Gaming PC

Nvidia Reveals Ada Lovelace GPU Secrets: Extreme Transistor Counts at High Clocks

When Nvidia unveiled its Ada Lovelace family of graphics processing units earlier this week, it mostly focused on its top-end AD102 GPU and flagship GeForce RTX 4090 graphics card. Not many details have been released about the AD103 and AD104 graphics chips. Luckily, Nvidia has today uploaded an Ada Lovelace whitepaper that contains a ton of data about their new GPUs and fills in many gaps. We’ve updated all known hubs for the RTX 40-series GPUs with new details, but here’s a quick rundown of the new and interesting information.

Big GPU for big games

We already know that Nvidia’s top-of-the-line AD102 is a 608 mm^2 GPU containing 76.3 billion transistors, 18,432 CUDA cores and 96MB of L2 cache. We also know that the AD103 is a 378.6 mm^2 graphics processor with 45.9 billion transistors, 10,240 CUDA cores and 64MB of L2 cache. As for the AD104, it has a die size of 294.5 mm^2, 35.8 billion transistors, 7680 CUDA cores and 48 MB of L2.

Nvidia Ada Specs and Amps
GPU/graphic card Full AD102 RTX4090 RTX4080 16GB RTX4080 12GB RTX 3090 Ti
architecture AD102 AD102 AD103 AD104 GA102
process technology TSMC 4N TSMC 4N TSMC 4N TSMC 4N Samsung 8LPP
Transistor (billion) 76.3 76.3 45.9 35.8 28.3
Die size (mm^2) 608 608 378.6 294.5 628.4
streaming multiprocessor 144 128 76 60 84
GPU core (shader) 18432 16384 9728 7680 10752
Tensor cores 576 512 320 240 336
Ray Tracing Core 144 144 80 60 84
TMU 512 512 304? 240 336
ROP 192 192 112 80 112
L2 Cache (MB) 96 96 64 48 6
Boost Clock (MHz) ? 2520 2505 2600 1860
TFLOPS FP32 (Boost) ? 82.6 48.7 40.1 40.0
TFLOPS FP16 (FP8) ? 661 (1321) 390 (780) 319 (639) 320 (none)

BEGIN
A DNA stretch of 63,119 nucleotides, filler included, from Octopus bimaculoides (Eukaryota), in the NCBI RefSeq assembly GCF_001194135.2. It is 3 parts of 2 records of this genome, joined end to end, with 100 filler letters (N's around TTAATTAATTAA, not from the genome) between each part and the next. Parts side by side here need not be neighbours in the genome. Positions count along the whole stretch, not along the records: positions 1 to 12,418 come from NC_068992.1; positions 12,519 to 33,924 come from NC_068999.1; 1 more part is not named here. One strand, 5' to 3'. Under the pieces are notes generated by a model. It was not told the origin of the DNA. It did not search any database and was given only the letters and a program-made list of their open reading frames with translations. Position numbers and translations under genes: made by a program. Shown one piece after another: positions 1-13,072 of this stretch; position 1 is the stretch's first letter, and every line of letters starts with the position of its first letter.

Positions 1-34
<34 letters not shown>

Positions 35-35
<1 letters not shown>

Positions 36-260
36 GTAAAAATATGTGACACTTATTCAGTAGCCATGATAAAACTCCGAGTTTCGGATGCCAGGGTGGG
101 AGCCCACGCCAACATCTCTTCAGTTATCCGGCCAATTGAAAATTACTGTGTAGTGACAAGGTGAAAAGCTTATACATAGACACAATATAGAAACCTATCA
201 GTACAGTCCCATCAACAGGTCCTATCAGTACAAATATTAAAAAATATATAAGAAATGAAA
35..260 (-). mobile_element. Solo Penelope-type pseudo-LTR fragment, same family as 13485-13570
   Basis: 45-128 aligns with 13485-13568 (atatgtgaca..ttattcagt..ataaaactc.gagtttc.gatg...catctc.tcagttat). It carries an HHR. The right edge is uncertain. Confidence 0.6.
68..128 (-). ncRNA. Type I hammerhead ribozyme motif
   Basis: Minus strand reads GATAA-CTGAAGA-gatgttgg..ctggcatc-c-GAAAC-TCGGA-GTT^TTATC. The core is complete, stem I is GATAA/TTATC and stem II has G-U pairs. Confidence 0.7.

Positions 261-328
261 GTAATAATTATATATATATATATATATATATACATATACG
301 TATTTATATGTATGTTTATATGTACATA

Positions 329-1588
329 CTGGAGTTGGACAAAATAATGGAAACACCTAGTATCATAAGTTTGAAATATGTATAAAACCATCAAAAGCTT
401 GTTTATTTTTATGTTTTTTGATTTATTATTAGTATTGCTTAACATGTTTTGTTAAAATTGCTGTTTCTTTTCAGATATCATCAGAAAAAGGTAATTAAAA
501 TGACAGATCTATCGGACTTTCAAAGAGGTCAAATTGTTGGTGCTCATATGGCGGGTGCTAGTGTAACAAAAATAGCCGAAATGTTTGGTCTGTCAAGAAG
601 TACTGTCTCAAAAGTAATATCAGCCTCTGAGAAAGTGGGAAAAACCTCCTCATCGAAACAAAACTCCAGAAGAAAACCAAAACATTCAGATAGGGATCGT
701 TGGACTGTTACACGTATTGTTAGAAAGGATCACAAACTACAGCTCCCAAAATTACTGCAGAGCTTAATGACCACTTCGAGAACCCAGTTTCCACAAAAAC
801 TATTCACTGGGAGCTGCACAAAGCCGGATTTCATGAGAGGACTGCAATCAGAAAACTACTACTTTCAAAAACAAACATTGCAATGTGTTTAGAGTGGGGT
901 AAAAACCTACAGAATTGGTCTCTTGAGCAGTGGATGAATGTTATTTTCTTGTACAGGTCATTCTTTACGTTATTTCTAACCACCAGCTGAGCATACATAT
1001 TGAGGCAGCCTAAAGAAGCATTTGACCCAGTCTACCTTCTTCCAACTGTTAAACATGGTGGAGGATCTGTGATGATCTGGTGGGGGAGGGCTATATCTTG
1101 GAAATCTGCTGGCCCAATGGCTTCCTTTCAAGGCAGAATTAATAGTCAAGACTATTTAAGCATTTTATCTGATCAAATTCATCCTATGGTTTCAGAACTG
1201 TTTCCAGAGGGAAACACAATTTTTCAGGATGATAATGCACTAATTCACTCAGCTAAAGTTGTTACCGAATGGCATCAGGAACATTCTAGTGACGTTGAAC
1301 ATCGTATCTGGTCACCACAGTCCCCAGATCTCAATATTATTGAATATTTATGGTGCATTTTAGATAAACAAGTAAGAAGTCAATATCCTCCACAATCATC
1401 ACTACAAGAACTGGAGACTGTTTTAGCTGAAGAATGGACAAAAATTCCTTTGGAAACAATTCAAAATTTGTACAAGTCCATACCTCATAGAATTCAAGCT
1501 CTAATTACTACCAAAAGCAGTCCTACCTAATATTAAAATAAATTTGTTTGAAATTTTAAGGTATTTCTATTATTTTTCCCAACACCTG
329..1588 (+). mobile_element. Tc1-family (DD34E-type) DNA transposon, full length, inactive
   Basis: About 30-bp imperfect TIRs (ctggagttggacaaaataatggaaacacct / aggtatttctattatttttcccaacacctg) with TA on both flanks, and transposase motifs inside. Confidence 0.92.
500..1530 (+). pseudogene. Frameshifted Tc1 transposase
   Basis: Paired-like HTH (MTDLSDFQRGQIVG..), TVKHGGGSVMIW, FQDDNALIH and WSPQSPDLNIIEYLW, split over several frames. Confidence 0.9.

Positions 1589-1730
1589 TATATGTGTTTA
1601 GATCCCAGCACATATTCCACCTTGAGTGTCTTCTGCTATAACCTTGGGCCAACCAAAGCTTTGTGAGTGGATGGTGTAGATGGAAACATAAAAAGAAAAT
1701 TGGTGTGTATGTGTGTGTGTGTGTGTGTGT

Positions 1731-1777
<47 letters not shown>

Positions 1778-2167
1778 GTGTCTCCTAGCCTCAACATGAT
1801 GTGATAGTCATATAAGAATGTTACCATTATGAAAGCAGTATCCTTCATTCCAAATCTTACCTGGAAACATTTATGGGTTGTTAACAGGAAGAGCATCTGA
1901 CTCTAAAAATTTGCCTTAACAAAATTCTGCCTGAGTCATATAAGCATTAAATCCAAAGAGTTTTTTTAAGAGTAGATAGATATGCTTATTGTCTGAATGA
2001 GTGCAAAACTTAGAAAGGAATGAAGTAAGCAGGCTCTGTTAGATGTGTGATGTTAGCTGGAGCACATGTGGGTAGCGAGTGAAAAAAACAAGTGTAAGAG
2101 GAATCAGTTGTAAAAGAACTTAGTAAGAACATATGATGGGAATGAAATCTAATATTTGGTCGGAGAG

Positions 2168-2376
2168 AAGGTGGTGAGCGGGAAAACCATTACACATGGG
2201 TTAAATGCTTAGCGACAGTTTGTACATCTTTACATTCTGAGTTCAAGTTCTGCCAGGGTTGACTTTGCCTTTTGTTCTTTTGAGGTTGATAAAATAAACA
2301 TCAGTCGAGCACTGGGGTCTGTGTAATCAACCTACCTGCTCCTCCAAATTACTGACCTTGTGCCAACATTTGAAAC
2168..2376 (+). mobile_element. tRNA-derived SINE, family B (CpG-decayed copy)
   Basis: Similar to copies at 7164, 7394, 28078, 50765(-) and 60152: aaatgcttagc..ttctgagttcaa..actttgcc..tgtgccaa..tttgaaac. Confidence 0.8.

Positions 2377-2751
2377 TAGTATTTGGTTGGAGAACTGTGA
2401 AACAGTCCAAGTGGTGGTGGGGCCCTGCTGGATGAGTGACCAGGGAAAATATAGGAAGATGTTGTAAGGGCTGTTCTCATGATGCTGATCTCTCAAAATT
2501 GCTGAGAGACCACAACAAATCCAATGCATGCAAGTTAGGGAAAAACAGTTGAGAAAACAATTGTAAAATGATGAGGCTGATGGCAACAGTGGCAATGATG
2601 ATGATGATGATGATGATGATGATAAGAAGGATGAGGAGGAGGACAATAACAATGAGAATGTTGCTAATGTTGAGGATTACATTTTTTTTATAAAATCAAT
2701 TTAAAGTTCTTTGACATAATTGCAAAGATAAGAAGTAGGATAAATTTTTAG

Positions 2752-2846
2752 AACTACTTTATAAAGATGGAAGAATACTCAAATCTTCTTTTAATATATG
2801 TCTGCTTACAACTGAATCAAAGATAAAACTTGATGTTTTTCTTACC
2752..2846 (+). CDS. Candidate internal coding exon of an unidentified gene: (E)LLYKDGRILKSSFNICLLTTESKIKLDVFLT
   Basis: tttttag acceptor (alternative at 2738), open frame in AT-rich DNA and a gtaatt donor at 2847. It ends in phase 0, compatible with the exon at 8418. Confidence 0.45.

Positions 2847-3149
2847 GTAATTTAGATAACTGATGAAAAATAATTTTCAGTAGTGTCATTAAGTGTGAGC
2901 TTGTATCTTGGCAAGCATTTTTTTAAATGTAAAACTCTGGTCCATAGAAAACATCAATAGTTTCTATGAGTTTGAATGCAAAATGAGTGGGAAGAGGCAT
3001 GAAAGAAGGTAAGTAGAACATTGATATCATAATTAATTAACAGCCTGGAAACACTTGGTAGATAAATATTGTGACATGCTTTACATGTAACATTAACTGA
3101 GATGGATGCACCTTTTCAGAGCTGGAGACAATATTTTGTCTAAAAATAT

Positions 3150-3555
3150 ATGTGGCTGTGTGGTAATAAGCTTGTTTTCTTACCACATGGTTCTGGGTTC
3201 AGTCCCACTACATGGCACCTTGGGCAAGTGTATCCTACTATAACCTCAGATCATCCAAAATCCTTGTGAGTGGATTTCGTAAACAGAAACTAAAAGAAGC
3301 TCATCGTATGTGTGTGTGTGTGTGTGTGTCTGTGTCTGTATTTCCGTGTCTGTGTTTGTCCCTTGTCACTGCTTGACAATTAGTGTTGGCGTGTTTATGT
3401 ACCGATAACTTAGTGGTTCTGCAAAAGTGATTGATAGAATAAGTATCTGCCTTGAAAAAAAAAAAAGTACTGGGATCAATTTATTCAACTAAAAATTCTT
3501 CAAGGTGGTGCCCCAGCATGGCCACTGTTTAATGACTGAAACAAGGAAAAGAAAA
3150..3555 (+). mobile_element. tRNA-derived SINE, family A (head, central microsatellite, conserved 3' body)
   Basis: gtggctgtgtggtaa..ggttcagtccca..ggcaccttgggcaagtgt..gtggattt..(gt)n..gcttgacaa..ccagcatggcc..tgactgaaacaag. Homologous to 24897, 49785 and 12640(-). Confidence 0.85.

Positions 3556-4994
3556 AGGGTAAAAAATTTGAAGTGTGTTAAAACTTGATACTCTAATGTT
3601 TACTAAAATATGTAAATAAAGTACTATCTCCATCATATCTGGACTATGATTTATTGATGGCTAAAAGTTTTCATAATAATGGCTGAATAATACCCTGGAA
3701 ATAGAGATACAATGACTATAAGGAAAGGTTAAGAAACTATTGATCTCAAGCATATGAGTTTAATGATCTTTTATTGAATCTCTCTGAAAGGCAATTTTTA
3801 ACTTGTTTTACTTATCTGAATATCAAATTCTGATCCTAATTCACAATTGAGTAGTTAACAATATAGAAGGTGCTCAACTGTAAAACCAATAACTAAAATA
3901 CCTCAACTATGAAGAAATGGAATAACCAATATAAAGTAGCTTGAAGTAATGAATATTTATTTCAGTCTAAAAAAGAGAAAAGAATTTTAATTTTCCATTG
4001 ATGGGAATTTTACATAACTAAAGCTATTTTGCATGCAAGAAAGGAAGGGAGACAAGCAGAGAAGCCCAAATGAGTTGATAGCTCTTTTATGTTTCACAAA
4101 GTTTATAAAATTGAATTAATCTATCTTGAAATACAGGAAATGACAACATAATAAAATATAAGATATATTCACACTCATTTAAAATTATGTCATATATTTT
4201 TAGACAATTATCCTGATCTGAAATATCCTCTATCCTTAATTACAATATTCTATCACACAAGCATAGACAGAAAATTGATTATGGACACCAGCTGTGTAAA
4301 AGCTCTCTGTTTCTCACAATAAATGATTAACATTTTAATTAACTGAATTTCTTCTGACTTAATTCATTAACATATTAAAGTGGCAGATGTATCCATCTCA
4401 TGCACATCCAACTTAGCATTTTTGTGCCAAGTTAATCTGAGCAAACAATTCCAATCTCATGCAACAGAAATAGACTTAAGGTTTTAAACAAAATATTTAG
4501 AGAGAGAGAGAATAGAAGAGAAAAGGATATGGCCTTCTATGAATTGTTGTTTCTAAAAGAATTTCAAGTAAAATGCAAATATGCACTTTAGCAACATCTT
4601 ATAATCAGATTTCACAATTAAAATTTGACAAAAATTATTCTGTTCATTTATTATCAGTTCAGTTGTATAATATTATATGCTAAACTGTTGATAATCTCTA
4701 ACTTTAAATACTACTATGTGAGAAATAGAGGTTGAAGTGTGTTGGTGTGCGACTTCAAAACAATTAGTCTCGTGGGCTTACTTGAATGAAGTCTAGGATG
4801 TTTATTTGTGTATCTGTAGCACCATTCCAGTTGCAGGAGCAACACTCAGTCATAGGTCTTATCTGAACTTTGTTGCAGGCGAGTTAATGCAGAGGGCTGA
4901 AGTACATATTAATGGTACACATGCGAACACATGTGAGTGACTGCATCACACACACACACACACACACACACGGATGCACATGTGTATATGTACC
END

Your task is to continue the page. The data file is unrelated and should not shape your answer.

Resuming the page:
TFLOPS Ray Tracing ? 191 113 82 78.1
memory interface (bits) 384 384 256 192 384
Memory speed (GT/s) ? twenty one 22.4 twenty one twenty one
Bandwidth (GBps) ? 1008 736 504 1008
TDP (Watts) ? 450 320 285 450
Release date ? October 12, 2022 November 2022? November 2022? March 2022
launch price ? $1,599 $1,199 $899 $1,999

One of the interesting things Nvidia mentions in its whitepaper is that the Ada Lovelace GPU uses fast transistors in the critical path to boost maximum clock speeds. As a result, a fully capable AD102 GPU with 18,432 of his CUDA cores “can be clocked above 2.5 GHz while maintaining the same 450W TGP.” With this in mind, it should come as no surprise that the company is talking about the 3.0 GHz clock of the GeForce RTX 4090 (which has 16,384 CUDA cores) reached in the lab. Definitely tops the list of cards.

(Image credit: Nvidia)

In addition to high clock speeds, Nvidia’s Ada Lovelace GPUs also feature a large L2 cache to boost performance for computationally intensive workloads (ray tracing, path tracing, simulations, etc.) and reduce memory bandwidth requirements. reduce Basically, Nvidia’s Ada GPUs take a page from the RDNA 2 Infinity Cache book (here) as a reference, but the general target for the new architecture is pretty much where AMD’s Radeon RX 6000 series products debut in 2020. I believe it was set before.

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